The attending physician changed the antibiotics to intravenous vancomycin (500 mg every eight hours) as empirical antibacterial treatment. A stool specimen, which yielded C. difficile two days later, was sent for culture testing at the same time. Both of the tested strains were positive for tcd A and tcd B genes by polymerase chain reaction (PCR) (7). Furthermore, both strains were identified as ST3 by multiple locus sequence typing (8). The antimicrobial susceptibility results showed that the microorganism was sensitive to vancomycin (0.50 µg/mL) and metronidazole (0.38 µg/mL) by the E-test, and the therapeutic schedule of vancomycin was continued for another five days. On hospital day 42, the patient’s abdominal circumference was 94 cm, and the drainage tube was withdrawn. As the patient’s condition stabilized, there was no fever, abdominal pain/ distension or other discomfort, and two consecutive blood cultures yielded negative findings; he was discharged in good general health conditions on hospital day 50 and followed up.

3. Discussion

Clostridium difficile always causes antimicrobial-associated diarrhea. Extracolonic C. difficile infection is rare, and the manifestations include osteomyelitis (3), visceral abscess, reactive arthritis (4), and breast abscess (5). Clostridium difficile bacteremia is rarely reported. In the current case, it was speculated that C. difficile invaded the blood stream from the gastrointestinal tract through either the portal system or injured colon wall. For the two strains, from blood and stool, the same toxin profile was observed, ST type and antibiotic susceptibility pattern. The cases of Clostridium bacteremia similar to the current one were reviewed in the PubMed database and listed in Table 1 (5, 9, 10) and Table 2 (10-14) for comparison.

Liver diseases such as cirrhosis and liver cancer could enhance bacterial invasion from the intestine into blood. Cirrhosis or liver cancer seems to be the risk factors for Clostridium bacteremia, especially after local treatment such as transarterial chemoembolization or percutaneous intratumor injection (9). The patient experienced a mass in the right hepatic lobe and cirrhosis obstructed bile flow, which could cause an increase in the intraluminal pressure, multiplication of the organisms within the duct, and direct extension through biliary channels to the liver or seeding into the blood circulation (15).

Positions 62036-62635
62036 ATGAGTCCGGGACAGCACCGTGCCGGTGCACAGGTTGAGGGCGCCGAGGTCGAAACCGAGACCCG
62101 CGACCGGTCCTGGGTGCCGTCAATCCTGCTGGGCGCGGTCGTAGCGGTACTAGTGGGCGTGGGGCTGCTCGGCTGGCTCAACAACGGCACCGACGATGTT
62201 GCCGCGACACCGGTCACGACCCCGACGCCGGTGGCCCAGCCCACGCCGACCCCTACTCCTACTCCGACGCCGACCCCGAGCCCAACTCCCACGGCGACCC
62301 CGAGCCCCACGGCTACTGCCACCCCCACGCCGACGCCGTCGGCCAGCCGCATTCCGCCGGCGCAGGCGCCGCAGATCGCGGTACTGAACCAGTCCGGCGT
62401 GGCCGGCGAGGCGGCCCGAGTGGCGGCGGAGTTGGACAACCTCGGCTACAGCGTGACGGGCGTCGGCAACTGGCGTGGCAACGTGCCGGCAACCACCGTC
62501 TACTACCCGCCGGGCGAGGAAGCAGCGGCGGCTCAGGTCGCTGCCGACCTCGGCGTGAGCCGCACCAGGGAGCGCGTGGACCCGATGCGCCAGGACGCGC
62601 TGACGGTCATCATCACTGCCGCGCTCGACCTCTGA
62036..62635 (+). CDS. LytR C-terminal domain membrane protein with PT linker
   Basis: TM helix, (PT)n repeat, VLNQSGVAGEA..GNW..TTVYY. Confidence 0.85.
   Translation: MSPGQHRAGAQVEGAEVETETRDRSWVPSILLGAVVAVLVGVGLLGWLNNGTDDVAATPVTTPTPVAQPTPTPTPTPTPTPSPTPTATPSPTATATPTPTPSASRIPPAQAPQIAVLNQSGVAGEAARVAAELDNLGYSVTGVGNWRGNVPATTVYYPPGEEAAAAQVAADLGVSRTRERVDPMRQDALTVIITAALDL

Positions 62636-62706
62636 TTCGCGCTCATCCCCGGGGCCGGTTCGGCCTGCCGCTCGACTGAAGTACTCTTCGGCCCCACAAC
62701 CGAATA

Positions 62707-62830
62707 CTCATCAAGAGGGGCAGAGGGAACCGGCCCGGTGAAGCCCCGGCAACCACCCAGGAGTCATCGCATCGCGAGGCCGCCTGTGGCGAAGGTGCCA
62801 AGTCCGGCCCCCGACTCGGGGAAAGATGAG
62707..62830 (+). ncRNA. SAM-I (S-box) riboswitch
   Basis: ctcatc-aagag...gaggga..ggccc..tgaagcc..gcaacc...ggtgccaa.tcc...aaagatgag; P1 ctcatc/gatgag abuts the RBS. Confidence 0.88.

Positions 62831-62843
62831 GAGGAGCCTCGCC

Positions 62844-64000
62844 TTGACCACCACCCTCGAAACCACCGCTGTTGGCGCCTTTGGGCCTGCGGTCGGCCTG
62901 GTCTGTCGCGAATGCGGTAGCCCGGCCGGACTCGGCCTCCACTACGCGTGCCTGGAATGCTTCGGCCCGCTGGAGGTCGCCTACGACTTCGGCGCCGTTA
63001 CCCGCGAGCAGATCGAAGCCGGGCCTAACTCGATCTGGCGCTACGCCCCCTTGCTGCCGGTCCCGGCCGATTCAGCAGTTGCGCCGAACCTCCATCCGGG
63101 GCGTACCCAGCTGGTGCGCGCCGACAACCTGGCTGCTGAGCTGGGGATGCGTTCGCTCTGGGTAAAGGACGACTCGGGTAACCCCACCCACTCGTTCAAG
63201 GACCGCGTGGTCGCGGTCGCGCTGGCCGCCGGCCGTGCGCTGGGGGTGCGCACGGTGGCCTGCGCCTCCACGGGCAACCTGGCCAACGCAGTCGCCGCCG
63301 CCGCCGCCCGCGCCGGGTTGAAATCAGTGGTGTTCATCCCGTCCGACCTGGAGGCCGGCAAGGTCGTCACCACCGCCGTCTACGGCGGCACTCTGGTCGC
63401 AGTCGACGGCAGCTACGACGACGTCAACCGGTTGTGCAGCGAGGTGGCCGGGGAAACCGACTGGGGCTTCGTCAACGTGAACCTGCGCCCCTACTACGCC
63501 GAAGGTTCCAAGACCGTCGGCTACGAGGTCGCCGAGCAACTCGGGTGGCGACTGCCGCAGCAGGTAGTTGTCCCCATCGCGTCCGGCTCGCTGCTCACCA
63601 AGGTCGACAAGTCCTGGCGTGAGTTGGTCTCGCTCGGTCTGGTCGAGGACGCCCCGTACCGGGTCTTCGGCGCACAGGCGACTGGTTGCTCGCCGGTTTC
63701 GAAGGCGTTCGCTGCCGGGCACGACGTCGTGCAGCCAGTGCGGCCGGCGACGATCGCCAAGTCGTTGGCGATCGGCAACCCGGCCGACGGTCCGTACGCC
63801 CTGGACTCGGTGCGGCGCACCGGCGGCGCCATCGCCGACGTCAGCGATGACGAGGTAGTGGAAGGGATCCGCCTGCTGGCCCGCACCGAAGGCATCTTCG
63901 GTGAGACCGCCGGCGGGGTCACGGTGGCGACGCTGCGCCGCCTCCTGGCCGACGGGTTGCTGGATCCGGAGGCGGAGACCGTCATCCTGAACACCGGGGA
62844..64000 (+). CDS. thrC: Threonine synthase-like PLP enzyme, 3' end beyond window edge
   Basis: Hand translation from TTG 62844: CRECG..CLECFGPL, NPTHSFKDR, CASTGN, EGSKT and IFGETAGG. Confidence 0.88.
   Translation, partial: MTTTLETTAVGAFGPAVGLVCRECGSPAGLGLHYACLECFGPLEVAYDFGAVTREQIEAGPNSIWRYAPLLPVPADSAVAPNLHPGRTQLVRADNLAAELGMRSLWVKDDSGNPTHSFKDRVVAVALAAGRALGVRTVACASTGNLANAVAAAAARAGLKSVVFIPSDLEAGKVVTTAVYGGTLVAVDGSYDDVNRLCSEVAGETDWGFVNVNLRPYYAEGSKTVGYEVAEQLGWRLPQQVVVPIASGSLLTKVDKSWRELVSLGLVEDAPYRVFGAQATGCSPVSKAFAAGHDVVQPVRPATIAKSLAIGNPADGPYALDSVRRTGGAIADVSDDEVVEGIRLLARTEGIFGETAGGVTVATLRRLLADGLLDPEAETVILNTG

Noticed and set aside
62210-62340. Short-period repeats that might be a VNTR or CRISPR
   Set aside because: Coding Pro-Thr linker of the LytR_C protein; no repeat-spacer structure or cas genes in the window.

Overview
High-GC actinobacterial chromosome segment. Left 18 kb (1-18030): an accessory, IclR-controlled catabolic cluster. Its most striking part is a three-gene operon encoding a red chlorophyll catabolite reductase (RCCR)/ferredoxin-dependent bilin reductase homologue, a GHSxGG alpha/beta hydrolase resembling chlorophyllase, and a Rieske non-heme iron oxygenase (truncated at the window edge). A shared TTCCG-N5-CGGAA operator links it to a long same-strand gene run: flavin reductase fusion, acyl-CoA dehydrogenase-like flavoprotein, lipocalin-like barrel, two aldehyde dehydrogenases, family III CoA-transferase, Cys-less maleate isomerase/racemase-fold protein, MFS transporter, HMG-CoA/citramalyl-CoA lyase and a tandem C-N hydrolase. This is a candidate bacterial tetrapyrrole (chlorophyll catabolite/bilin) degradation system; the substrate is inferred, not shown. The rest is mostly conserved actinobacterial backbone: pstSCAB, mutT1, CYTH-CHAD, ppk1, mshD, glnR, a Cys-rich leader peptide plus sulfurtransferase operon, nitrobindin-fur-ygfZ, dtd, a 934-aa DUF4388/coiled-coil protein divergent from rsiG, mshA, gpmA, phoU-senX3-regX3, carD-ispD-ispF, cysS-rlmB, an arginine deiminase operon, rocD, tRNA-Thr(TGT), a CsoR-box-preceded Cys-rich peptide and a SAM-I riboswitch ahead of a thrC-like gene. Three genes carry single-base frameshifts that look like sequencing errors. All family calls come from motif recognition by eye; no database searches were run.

The current study patient had cirrhosis and liver cancer, and his C. difficile bacteremia occurred two days after transarterial chemoembolization; thus it is thought that the patient possibly got C. difficile bacteremia through the portal circulation (9). However, most of the cases (except case 3) in Table 1 revealed multiple infections after transarterial chemoembolization. But in case 3 no pathogen was isolated from stool sample and she had a left breast hematoma from which C. difficile was isolated. It seems that the pathogen in blood came from the breast hematoma. In addition, C. difficile generally exists in the healthy human colon as a nonpathogenic colonizer (16). It seems that the portal system is not a probable pathway for C. difficile transfer from the digestive tract into the bloodstream.

Table 1. Characteristics of Four Patients with Liver Cancer or Hepatic Cirrhosis Developed from Clostridium Bacteremia
RefGender/Age, yInfection TimeLiver DiseasePathogenDiarrheaSurgical Therapy
de Baere et al. (9)F/476 d after TACELiver cancer,Clostridium perfringens, E. coli, Streptococcus DUnknownTACE